Confirmed cases of canines diagnosed with a coronavirus have dog owners understandably concerned.
On April 28, the American Kennel Association noted that based on current information, “dogs can contract coronaviruses, most commonly the canine respiratory coronavirus. This specific novel coronavirus (COVID-19) is not believed to be a health threat to dogs, but dogs can test positive for the virus.”
The World Organisation for Animal Health states that “the risk of animals spreading COVID-19 to people is considered low” and that to date, “there is no evidence that companion animals play a significant role in spreading the disease.”
But as a concerned pet parent, what can you do to keep your dog safe?
Keep your dog safe
The Centers for Disease Control makes the following suggestions:
Socialize your dog
How can you socialize your puppy or continue socializing your adult dog if you are quarantining at home and practicing social distancing when you are out?
The socialization process uses classical conditioning to teach our dogs that “stuff” isn’t scary. By pairing sightings of people and dogs with food, for example, dogs learn when a human or dog appears, good things happen! It is best to start this process from a distance and gradually move closer over time.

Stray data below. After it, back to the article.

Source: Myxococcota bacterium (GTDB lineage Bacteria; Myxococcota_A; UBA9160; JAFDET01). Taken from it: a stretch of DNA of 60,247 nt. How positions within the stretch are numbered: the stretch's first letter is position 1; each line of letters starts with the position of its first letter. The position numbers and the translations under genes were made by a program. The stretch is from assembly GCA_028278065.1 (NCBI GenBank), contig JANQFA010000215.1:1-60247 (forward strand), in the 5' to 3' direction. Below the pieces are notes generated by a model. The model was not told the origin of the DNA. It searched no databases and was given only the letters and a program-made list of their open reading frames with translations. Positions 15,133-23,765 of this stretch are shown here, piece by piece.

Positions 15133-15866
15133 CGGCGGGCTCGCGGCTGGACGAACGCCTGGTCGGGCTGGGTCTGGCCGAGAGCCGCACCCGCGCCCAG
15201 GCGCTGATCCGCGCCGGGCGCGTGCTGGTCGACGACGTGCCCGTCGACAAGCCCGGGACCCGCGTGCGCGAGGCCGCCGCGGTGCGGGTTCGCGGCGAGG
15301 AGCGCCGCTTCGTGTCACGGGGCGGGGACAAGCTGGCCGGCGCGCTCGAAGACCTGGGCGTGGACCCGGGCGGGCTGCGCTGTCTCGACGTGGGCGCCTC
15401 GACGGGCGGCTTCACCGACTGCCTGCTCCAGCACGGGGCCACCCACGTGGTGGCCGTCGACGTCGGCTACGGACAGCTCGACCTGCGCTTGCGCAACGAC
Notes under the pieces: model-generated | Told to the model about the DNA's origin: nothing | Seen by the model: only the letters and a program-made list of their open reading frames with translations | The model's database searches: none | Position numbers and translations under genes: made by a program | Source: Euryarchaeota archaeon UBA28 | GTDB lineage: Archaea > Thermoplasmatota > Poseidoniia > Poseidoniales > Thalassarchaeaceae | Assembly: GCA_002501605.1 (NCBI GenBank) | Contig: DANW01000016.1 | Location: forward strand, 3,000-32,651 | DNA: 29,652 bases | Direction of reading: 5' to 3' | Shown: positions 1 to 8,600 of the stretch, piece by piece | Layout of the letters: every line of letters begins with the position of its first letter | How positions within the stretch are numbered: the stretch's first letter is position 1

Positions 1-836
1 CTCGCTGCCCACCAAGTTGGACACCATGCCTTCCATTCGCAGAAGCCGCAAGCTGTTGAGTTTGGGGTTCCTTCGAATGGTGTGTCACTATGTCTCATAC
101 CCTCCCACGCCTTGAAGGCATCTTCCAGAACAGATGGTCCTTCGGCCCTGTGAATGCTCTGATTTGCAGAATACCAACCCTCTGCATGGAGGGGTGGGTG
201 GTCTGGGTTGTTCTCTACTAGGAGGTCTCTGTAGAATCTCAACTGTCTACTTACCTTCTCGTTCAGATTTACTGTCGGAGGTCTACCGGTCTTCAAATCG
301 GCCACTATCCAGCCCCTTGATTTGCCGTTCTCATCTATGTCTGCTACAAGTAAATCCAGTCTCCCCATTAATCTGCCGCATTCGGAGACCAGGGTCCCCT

Social distancing, in this case, is actually a good thing. Be creative; there are many ways to start or continue socializing your dog.
Prevent separation anxiety
Most of us are not ordinarily home 24/7; that has changed with Georgian’s “sheltering in place.” Our dogs, who were used to being left alone from time to time are now getting used to us being home all the time.
Trainers and behaviorists are concerned that once things return to normal, some dogs may develop separation anxiety.
To keep this from happening, trainers are suggesting that you purposely leave your dog alone for varied periods of time every day.
Leave your dog at home while the entire family takes a short walk. While you make a run to the post office or grocery store, have remaining family members go into their rooms or outside for a few minutes. Practicing leaving your dog home alone now can prevent issues in the future.
Boredom prevention with enrichment activities
The saying that a tired dog is a good dog holds true; most of us realize dogs need physical exercise. But don’t forget that tiring your dog mentally with enrichment activities is also highly effective.
There are numerous enrichment toys and games available for purchase. But if you are a bored do-it-yourselfer, here are a few enrichment toys that you can make at home. It’s win-win; you have a fun project to do which will result in your dog having a great activity to do.
Be safe and well. Happy training!